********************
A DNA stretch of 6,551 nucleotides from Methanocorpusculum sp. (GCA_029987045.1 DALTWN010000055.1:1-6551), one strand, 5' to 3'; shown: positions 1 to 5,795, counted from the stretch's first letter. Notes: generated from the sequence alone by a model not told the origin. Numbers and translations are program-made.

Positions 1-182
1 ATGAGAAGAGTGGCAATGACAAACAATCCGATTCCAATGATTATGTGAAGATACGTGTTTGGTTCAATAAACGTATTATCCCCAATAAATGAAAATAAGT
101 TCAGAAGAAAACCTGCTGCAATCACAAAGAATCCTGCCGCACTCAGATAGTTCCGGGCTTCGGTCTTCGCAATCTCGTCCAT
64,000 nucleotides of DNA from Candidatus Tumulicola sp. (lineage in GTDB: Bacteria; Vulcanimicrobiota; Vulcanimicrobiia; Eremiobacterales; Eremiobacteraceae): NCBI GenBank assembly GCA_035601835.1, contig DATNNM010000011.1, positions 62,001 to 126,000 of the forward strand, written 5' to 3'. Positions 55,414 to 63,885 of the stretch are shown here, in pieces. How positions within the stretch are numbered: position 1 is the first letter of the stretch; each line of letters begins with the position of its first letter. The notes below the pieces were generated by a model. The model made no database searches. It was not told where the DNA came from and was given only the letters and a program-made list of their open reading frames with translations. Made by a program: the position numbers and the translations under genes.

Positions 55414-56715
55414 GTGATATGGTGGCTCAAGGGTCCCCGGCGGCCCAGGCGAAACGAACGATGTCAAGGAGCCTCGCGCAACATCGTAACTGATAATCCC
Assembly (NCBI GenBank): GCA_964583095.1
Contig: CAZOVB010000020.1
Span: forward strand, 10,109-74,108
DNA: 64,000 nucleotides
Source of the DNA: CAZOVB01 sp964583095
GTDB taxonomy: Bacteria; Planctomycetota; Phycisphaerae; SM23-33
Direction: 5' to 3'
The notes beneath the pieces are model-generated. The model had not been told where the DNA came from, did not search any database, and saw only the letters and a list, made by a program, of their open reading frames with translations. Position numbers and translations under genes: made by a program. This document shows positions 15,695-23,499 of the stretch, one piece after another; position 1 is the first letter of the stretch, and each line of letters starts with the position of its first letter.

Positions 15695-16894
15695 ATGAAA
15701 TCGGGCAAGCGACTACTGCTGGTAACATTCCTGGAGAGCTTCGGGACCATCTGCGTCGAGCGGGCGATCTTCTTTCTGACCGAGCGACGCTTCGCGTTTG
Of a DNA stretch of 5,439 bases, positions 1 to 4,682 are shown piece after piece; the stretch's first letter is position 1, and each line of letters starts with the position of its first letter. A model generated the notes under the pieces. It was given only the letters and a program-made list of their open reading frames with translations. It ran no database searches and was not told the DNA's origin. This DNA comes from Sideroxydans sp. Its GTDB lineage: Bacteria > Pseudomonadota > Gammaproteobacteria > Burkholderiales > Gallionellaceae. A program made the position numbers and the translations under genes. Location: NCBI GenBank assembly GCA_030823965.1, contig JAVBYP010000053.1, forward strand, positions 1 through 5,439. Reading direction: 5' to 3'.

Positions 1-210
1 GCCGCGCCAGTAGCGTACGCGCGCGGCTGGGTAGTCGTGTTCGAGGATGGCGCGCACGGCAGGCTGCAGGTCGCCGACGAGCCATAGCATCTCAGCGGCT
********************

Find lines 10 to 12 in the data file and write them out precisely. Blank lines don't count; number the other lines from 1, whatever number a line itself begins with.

Span: forward strand, 10,109-74,108
DNA: 64,000 nucleotides
Source of the DNA: CAZOVB01 sp964583095